In an OLAP query, dimensions are chosen and the facts are grouped and added together to create a summary.

The dimensional model is often implemented on top of the relational model using a star schema, consisting of one table containing the facts and surrounding tables containing the dimensions. Particularly complicated dimensions might be represented using multiple tables, resulting in a snowflake schema.

A data warehouse can contain multiple star schemas that share dimension tables, allowing them to be used together. Coming up with a standard set of dimensions is an important part of dimensional modeling.
Object database models
In recent years, the object-oriented paradigm has been applied to database technology, creating a new programming model known as object databases. These databases attempt to bring the database world and the application programming world closer together, in particular by ensuring that the database uses the same type system as the application program. This aims to avoid the overhead (sometimes referred to as the impedance mismatch) of converting information between its representation in the database (for example as rows in tables) and its representation in the application program (typically as objects). At the same time object databases attempt to introduce the key ideas of object programming, such as encapsulation and polymorphism, into the world of databases.

A variety of these ways have been tried for storing objects in a database. Some products have approached the problem from the application programming end, by making the objects manipulated by the program persistent. This also typically requires the addition of some kind of query language, since conventional programming languages do not have the ability to find objects based on their information content. Others have attacked the problem from the database end, by defining an object-oriented data model for the database, and defining a database programming language that allows full programming capabilities as well as traditional query facilities.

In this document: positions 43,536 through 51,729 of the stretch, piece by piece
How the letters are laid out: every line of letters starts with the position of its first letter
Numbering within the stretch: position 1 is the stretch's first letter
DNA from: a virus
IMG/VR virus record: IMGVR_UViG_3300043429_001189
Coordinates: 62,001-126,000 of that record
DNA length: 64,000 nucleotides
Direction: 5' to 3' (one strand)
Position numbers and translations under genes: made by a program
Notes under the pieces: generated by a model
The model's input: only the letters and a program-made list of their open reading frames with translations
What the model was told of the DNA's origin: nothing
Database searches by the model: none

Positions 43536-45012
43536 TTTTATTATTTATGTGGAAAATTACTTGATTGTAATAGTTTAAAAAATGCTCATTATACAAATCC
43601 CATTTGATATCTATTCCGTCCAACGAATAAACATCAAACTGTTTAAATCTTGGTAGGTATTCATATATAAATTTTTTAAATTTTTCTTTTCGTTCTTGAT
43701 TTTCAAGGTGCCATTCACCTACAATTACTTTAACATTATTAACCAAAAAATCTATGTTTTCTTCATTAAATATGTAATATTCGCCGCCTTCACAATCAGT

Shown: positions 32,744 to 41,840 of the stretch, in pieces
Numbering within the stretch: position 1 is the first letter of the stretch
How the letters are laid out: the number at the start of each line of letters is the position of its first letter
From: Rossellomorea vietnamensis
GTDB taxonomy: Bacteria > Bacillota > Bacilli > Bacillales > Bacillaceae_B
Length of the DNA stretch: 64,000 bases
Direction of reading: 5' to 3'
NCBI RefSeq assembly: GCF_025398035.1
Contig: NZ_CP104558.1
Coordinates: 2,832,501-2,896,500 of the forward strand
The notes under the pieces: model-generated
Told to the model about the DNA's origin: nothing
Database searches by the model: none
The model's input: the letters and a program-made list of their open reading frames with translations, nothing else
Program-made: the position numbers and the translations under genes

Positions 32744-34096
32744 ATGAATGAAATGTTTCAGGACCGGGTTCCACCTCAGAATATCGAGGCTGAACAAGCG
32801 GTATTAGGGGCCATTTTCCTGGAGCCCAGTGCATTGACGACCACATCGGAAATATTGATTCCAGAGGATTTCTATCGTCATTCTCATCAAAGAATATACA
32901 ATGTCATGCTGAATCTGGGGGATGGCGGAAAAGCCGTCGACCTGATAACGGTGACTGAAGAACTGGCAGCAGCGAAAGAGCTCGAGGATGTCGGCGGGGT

Object databases suffered because of a lack of standardization: although standards were defined by ODMG, they were never implemented well enough to ensure interoperability between products. Nevertheless, object databases have been used successfully in many applications: usually specialized applications such as engineering databases or molecular biology databases rather than mainstream commercial data processing. However, object database ideas were picked up by the relational vendors and influenced extensions made to these products and indeed to the SQL language.
Database internals
All of these kinds of database can take advantage of indexing to increase their speed, and this technology has advanced tremendously since its early uses in the 1960s and 1970s. The most common kind of index is a sorted list of the contents of some particular table column, with pointers to the row associated with the value. An index allows a set of table rows matching some criterion to be located quickly. Various methods of indexing are commonly used; B-trees, hashes, and linked lists are all common indexing techniques.